Being gracious winners, this week, liberals howled with delight at George Bush for coming in seventh-to-last in a historians' ranking of the presidents from best to worst.
This was pretty shocking. Most liberals can't even name seven U.S. presidents.
Being ranked one of the worst presidents by "historians" is like being called "anti-American" by the Nation magazine. And by "historian," I mean a former member of the Weather Underground, who is subsidized by the taxpayer to engage in left-wing political activism in a cushy university job.
So congratulations, George Bush! Whenever history professors rank you as one of the "worst" presidents, it's a good bet you were one of America's greatest.
Six months after America's all-time greatest president left office in 1989, historians ranked him as only a middling president. (I would rank George Washington as America's greatest president, but he only had to defeat what was then the world's greatest military power with a ragtag group of irregulars and some squirrel guns, whereas Ronald Reagan had to defeat liberals.)
At the time, historian Arthur M. Schlesinger Jr. dismissed Reagan as "a nice, old uncle, who comes in and all the kids are glad to see him. He sits around telling stories, and they're all fond of him, but they don't take him too seriously" -- and then Schlesinger fell asleep in his soup.
Even liberal historian Richard Reeves blanched at Reagan's low ranking in 1989, saying, "I was no fan of Reagan, but I think I know a leader when I see one."
Reagan changed the country, Reeves said, and some would say "he changed the world, making communism irrelevant and the globe safe for the new imperialism of free-market capitalism." In Reeves' most inspiring line, he says Reagan "was a man of conservative principle and he damned near destroyed American liberalism."
By 1996 things hadn't gotten much better for Reagan in the historians' view. A poll of historians placed Reagan 26th of 42 presidents -- below George H.W. Bush, his boob of a vice president who raised taxes and ended Republican hegemony under Reagan. Four of the 32 historians called Reagan a "failure."I guess it depends on your definition of "failure." To me a failure is someone who aspired to be a legitimate scholar but ends up as an obscure lecturer at Colorado College.
Speaking of which, Colorado College political scientist Thomas Cronin explained Reagan's low ranking, saying Reagan "was insensitive to women's rights, civil rights, oblivious to what was going on in his own Administration -- the procurement scandal, HUD, Iran-Contra."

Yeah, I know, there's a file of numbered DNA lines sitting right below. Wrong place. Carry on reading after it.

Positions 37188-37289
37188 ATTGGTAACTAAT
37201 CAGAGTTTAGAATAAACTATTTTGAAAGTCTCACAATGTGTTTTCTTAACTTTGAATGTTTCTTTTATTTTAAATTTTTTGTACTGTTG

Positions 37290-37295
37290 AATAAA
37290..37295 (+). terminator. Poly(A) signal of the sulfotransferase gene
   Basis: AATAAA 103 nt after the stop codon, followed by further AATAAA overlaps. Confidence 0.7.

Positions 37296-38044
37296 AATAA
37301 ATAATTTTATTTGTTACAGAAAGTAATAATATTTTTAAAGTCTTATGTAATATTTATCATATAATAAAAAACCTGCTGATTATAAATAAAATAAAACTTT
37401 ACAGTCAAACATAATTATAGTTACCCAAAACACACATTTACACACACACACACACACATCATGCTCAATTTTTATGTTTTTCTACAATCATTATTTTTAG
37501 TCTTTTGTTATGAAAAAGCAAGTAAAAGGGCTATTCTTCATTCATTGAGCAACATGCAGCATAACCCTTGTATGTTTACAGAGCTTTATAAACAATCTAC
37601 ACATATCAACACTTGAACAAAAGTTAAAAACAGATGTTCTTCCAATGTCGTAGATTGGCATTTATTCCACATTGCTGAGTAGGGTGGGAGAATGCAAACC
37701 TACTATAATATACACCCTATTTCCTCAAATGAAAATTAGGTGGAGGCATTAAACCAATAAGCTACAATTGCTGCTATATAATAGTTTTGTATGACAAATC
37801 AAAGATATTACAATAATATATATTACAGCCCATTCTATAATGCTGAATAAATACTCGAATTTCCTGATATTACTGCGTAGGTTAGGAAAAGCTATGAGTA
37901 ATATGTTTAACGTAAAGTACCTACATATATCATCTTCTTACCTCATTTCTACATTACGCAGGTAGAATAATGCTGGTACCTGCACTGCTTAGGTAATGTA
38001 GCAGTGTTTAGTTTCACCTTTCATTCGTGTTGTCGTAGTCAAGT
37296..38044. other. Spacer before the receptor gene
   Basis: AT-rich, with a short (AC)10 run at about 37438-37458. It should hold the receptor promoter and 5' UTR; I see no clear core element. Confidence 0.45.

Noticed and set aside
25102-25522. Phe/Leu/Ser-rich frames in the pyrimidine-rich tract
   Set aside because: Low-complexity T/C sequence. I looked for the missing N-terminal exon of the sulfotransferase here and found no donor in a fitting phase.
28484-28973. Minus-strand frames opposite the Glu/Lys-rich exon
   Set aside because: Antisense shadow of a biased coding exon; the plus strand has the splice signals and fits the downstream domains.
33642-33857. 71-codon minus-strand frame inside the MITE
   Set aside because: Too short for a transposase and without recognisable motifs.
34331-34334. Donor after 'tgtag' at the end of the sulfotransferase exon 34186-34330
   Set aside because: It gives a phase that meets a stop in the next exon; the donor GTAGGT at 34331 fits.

Soon after he took office, President Reagan famously hung a portrait of President Calvin Coolidge in the Cabinet Room -- another (Republican) president considered a failure by historians.
Coolidge cut taxes, didn't get the country in any wars, cut the national debt almost in half, and presided over a calm, scandal-free administration, a period of peace, 17.5 percent growth in the gross national product, low inflation (.4 percent) and low unemployment (3.6 percent).
Unlike some recent presidents with Islamic middle names, he didn't run around comparing himself to Lincoln constantly.
Arthur Schlesinger Jr. ridiculed President Calvin Coolidge as a hayseed who slept too much and took decisive action only once in his life. Schlesinger never tired of pointing out that Coolidge slept 11 hours a day, as if hours of sleep is the true measure of presidential greatness.
Perhaps Schlesinger's venom toward Coolidge was meant as penance for his once mistakenly admitting that Eisenhower was a good president -- another hated (Republican) president among historians.
Under President Dwight Eisenhower, the gross national product grew by over 25 percent and inflation averaged 1.4 percent. George Meany, then AFL-CIO president, said that the American worker had "never had it so good." Like Coolidge and Reagan, Eisenhower was enormously popular with the American people.
It's as if geologists took a poll and announced their opinion that gold was heavier than lead.
Reagan and Eisenhower have recently started to move up in the presidential rankings -- for the same reason George Washington is always ranked one of the best. Historians ought to detest Washington, but his exclusion from the top ranks of these pompous historian polls would expose the absurdity of their rankings.
Putting preposterously overrated presidents like John F. Kennedy or FDR in the same category as Reagan or Washington is like a teenage girl ranking the Jonas Brothers with the Rolling Stones and the Beatles as the three greatest bands of all time.
Liberals may call him a "war criminal," but historians have inadvertently paid Bush a great tribute this week by ranking him as a "below average" president. I can only dream that, someday, no-name, left-wing historians will rank me as one of the all-time worst columnists.